Herbal Uses

Extract from these herbs are usually ground into powder substances and are made into capsules and pills. A concoction made from boiling the plant in water is given to women in labour to hasten delivery of their babies. After childbirth, it may still be consumed by mothers to regain their strength. In other medicinal preparations, it can treat gonorrhoea, dysentery and eliminate excessive gas in the body.

Traditionally, it is used for enhancing vitality, overcome tiredness and help to tone vaginal muscles for women. Kacip Fatimah, the women’s tongkat ali has been used for generations in Borneo in maintaining the figure, health and vitality of women. Kacip fatimah is the female Tongkat Ali and for centuries -it has been used in Borneo to restore womenhood.

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Kacip Fatimah in the news

From TheStar
Researchers unlock herb’s anti-ageing secret
Compiled by LEE YUK PENG, V.P. SUJATA and A. RAMAN

UNIVERSITI Teknologi Malaysia (UTM) and South Korean researchers have found an anti-ageing agent in the traditional herb kacip fatimah which stimulates the production of collagen and acts as an anti-oxidant, reported Kosmo!

The research conducted by UTM’s Faculty of Chemical Engineering professor Dr Mohamad Roji Sarmidi and South Korea’s Dongguk University’s Chemistry and Bio- chemical Department professor Dr Chan Seo-par showed that the herb could make the skin fairer.

UTM vice-chancellor Datuk Dr Zaini Ujang said extracts from the kacip fatimah leaves could also curb the production of melanin, which darkens the skin as well as reduces sunburn.

Kacip fatimah, better known for boosting women’s health, has now been found to be effective in skin care, he said, adding that Dongguk University was chosen because it had a research laboratory to conduct tests that was not available in Malaysia.

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Photos of Kacip Fatimah



Saturday, January 3, 2009

VALERIAN - Valeriana Officinalis

Valerian (Valeriana officinalis, Valerianaceae) is a hardy perennial flowering plant, with heads of sweetly scented pink or white flowers. The flowers are in bloom in the northern hemisphere from June to September. Valerian was used as a perfume in the sixteenth century.

Native to Europe and parts of Asia, Valerian has been introduced into North America. It is consumed as food by the larvae of some Lepidoptera (butterfly and moth) species including Grey Pug.

Other names used for this plant include garden valerian (to distinguish it from other Valeriana species), garden heliotrope (although not related to Heliotropium) and all-heal. The garden flower red valerian is also sometimes referred to as "valerian" but is a different species, from the same family but not particularly closely related.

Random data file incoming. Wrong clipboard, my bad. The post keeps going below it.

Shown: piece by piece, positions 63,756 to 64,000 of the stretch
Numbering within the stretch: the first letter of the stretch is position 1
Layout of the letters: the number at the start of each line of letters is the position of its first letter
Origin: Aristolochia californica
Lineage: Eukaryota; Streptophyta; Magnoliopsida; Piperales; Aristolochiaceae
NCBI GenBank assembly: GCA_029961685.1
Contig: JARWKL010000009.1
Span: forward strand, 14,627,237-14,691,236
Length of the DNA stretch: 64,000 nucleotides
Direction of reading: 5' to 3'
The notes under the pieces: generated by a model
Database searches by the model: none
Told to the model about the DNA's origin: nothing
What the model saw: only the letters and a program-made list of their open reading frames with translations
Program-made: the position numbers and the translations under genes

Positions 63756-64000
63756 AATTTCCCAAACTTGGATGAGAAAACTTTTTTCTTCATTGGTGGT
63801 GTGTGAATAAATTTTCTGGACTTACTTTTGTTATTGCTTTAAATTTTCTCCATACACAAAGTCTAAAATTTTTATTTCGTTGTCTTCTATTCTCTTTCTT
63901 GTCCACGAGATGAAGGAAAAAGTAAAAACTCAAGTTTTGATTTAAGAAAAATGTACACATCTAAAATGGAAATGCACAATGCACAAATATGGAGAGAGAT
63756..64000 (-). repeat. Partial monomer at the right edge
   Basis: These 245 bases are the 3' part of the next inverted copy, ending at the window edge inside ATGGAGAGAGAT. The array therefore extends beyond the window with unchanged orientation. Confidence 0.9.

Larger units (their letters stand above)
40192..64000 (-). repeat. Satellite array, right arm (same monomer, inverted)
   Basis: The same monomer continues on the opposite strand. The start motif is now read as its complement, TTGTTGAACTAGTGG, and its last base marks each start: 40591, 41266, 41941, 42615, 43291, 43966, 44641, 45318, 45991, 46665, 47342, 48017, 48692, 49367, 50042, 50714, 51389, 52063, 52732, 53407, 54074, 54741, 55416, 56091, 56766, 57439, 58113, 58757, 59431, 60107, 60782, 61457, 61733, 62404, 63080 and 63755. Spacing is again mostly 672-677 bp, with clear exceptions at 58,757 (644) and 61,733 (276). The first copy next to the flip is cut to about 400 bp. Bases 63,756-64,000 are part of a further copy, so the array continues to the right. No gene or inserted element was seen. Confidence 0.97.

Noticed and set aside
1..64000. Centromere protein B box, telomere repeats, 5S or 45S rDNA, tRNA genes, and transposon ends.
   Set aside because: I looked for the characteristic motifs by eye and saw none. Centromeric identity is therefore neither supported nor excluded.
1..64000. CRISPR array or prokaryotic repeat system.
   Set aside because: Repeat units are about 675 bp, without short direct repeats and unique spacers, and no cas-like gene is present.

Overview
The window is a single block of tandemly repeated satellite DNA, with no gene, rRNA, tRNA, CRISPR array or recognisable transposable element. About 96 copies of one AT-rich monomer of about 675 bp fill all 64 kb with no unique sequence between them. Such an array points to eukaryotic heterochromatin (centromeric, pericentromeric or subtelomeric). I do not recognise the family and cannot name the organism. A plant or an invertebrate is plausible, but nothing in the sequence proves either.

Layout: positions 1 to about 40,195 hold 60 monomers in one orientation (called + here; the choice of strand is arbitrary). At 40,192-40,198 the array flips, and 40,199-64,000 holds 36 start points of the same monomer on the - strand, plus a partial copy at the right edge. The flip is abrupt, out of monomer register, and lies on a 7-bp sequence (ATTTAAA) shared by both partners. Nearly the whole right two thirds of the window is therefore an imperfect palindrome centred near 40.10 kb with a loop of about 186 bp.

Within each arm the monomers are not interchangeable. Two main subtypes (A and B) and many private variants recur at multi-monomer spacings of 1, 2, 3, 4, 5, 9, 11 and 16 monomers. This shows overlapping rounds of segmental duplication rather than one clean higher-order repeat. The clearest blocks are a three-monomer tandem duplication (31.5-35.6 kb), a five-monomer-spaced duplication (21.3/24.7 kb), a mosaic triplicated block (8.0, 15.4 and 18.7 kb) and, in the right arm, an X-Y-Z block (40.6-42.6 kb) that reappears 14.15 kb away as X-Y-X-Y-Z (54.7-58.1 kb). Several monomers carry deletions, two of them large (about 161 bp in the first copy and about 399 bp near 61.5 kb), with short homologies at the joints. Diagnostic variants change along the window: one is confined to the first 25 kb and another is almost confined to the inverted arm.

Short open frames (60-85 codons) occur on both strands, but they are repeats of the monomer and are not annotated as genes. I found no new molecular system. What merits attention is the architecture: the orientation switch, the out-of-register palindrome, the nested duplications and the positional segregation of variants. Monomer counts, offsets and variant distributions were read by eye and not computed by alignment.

Valerian, in pharmacology and phytotherapic medicine, is the name of a herb or dietary supplement prepared from roots of the plant, which, after maceration, trituration, dehydration processes, are conveniently packaged, usually into capsules, that may be utilized for certain effects including sedation and anxiolytic effect.

The amino acid Valine is named after this plant.

Medicinal use

Valerian is used for insomnia and other disorders and can be a useful alternative to benzodiazepine drugs.

In the United States Valerian is sold as a nutritional supplement. Therapeutic use has increased as dietary supplements have gained in popularity, especially after the Dietary Supplement Health and Education Act was passed in 1994. This law allowed the distribution of many agents as over-the-counter supplements, and therefore allowed them to bypass the regulatory requirements of the Food and Drug Administration (FDA).

Valerian is used against sleeping disorders, restlessness and anxiety, and as a muscle relaxant. Valerian often seems only to work when taken over longer periods (several weeks), though many users find that it takes effect immediately. Some studies have demonstrated that valerian extracts interact with the GABA and benzodiazepine receptors. Valerian is also used traditionally to treat gastrointestinal pain and irritable bowel syndrome. However, long term safety studies are missing. As valepotriates may be potential mutagens, valerian should only be used after consultation with a physician.

Valerian is sometimes recommended as a first-line treatment when benefit-risk analysis dictates. Valerian is often indicated as transition medication when discontinuing benzodiazepines.

Valerian has uses in herbal medicine as a sedative. The main current use of valerian is as a remedy for insomnia, with a recent meta-analysis providing some evidence of effectiveness. It has been recommended for epilepsy but that is not supported by research (although an analogue of one of its constituents, valproic acid, is used as an anticonvulsant and mood-stabilizing drug). Valerian root generally does not lose effectiveness over time.